The American Solidarity Party: You May Not Know It Now, But You May after the 2016 Election

Upon securing the Republican presidential nomination earlier this year, several commentators noted that Donald Trump was realigning American politics. Through that realignment, economic nationalism, less intervention in foreign affairs, and restrictions on immigration could define the Republican Party.

If Trump loses the election, a key question will be whether his platform will continue in the Republican Party or elsewhere.

If somewhere else, one potential outlet for his supporters may be the American Solidarity Party (ASP).

Formed in 2011, the ASP models itself on the Christian Democratic parties of Europe. Compared to the more decidedly right-wing Constitution Party, the American Solidarity Party appears more centrist in its political orientation. The party motto displays in big letters on its website: “Common Good. Common Sense. Common Ground.”

The ASP adheres to traditional Roman Catholic teachings on abortion and marriage as part of its “whole life partyplatform.

However, unlike Trump, the ASP seeks “amnesty and a path to citizenship for aliens currently residing within our borders.” The ASP also proposes a single-payer health care system. Rather than one administered from Washington, they support a system which is “decentralized.”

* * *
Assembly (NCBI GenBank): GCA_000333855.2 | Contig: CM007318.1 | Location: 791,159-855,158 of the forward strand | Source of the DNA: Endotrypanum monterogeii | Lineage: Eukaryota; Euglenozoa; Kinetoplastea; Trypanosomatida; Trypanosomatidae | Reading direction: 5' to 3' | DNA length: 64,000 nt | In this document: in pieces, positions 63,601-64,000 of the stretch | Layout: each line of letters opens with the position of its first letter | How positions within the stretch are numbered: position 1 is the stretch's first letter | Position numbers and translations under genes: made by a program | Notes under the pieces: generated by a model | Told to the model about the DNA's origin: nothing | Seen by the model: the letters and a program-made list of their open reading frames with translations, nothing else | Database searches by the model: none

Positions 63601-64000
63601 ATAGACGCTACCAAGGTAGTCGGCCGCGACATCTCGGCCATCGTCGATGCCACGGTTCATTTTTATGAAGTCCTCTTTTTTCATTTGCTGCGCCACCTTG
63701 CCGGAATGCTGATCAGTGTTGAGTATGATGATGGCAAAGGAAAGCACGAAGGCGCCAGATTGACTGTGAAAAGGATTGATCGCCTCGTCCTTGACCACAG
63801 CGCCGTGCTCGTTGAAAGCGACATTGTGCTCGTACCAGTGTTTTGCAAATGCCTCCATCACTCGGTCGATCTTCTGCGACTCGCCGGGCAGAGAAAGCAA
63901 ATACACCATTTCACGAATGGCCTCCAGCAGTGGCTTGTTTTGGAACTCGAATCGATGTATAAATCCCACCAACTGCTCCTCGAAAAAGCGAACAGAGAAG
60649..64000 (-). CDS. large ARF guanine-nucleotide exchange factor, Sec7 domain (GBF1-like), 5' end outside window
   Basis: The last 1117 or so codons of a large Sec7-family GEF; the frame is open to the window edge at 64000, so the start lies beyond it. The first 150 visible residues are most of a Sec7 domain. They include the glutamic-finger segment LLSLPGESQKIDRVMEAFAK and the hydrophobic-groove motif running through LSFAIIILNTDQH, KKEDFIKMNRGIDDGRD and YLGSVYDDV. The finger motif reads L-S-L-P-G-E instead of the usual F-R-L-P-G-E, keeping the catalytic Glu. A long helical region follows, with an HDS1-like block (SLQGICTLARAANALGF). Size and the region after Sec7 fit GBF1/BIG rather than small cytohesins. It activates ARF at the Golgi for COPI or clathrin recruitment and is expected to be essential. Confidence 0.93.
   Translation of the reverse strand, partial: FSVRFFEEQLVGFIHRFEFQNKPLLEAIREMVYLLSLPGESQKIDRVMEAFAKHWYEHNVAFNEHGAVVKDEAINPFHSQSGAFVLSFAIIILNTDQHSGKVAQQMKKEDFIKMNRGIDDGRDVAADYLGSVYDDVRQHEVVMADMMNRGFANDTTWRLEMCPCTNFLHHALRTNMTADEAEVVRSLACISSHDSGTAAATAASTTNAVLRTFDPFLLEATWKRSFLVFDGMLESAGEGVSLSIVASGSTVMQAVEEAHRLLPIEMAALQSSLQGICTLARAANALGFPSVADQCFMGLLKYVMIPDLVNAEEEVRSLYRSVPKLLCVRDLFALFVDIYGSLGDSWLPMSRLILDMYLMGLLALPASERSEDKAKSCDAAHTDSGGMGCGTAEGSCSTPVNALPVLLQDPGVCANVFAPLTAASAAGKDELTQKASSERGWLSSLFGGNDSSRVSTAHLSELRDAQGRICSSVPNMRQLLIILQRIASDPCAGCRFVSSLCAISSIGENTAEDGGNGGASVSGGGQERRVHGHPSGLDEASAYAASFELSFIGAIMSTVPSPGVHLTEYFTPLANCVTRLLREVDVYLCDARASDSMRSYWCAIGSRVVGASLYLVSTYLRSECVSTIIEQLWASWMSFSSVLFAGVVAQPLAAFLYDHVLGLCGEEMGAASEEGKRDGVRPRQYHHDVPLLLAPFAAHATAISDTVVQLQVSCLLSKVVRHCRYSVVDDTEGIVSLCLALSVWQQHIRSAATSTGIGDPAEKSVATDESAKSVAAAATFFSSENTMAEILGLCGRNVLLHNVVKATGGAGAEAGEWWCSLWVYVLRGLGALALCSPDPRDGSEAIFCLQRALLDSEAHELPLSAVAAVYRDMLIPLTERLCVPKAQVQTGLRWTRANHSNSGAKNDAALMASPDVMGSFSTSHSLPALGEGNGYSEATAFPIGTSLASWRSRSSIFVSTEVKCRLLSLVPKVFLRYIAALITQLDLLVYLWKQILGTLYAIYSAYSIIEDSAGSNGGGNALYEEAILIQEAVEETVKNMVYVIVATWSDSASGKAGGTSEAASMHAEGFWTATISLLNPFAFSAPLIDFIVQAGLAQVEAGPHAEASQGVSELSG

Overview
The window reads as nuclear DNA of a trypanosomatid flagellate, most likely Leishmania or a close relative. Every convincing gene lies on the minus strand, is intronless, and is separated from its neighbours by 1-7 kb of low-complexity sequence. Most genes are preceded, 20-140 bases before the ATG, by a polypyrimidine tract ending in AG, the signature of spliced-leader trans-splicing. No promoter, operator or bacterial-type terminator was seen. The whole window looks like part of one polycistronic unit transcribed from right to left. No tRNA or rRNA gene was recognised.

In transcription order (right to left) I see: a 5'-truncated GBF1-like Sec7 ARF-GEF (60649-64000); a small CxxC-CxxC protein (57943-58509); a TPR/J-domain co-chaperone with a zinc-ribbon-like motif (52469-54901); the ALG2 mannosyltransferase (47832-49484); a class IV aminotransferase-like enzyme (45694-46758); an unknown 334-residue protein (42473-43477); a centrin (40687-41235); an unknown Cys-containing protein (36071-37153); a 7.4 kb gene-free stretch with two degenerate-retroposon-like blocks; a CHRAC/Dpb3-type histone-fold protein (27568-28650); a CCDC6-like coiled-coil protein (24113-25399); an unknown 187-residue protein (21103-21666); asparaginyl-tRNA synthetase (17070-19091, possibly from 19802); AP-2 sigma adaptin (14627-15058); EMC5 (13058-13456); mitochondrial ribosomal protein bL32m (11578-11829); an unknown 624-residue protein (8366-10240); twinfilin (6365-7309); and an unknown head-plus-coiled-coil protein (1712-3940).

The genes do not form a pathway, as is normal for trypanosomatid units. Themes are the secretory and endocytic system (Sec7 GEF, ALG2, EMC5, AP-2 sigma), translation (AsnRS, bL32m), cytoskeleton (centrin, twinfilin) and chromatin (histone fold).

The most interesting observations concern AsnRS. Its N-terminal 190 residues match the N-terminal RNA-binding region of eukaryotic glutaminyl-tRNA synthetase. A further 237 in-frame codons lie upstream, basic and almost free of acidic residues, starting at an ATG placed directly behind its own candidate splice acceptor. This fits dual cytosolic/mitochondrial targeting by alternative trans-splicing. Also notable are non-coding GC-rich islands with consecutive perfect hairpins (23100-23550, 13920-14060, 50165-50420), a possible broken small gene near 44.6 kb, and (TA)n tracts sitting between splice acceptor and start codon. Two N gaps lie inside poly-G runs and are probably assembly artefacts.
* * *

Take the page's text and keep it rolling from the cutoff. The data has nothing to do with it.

The party this year nominated professional magician Mike Maturen for president after Amir Azarvan withdrew.

Maturen is hopeful that the ASP can eventually grow. He told the American Conservative magazine earlier this year:

“Mainstream America would be sort of center-right on social issues and sort of center-left on fiscal issues. . . . The problem is, they don’t know we exist.”

ASP media manager Christopher Keller notes the major parties fail the American people at large. The ASP could be an important voice. Earlier this year, he said:

“With the Republican Party, there’s been greater and greater departures from the interests of the average person, the middle class . . . . Yet on the Democratic side there’s been a detachment from social values.”

As with most minor parties, ballot access is a serious barrier for the ASP. Colorado is the only state where the party has official ballot access. However, the ASP has write-in status in several states. These include swing states such as Ohio, New Hampshire, and Pennsylvania.

The American Solidarity Party is looking beyond 2016 and hopes to convince people to vote according to their faith. Maturen said in the Tennessean earlier this year, “As a Catholic, I truly believe that your actions in life are supposed to line up with your beliefs. . . . At some point, we have to try to start voting that way.”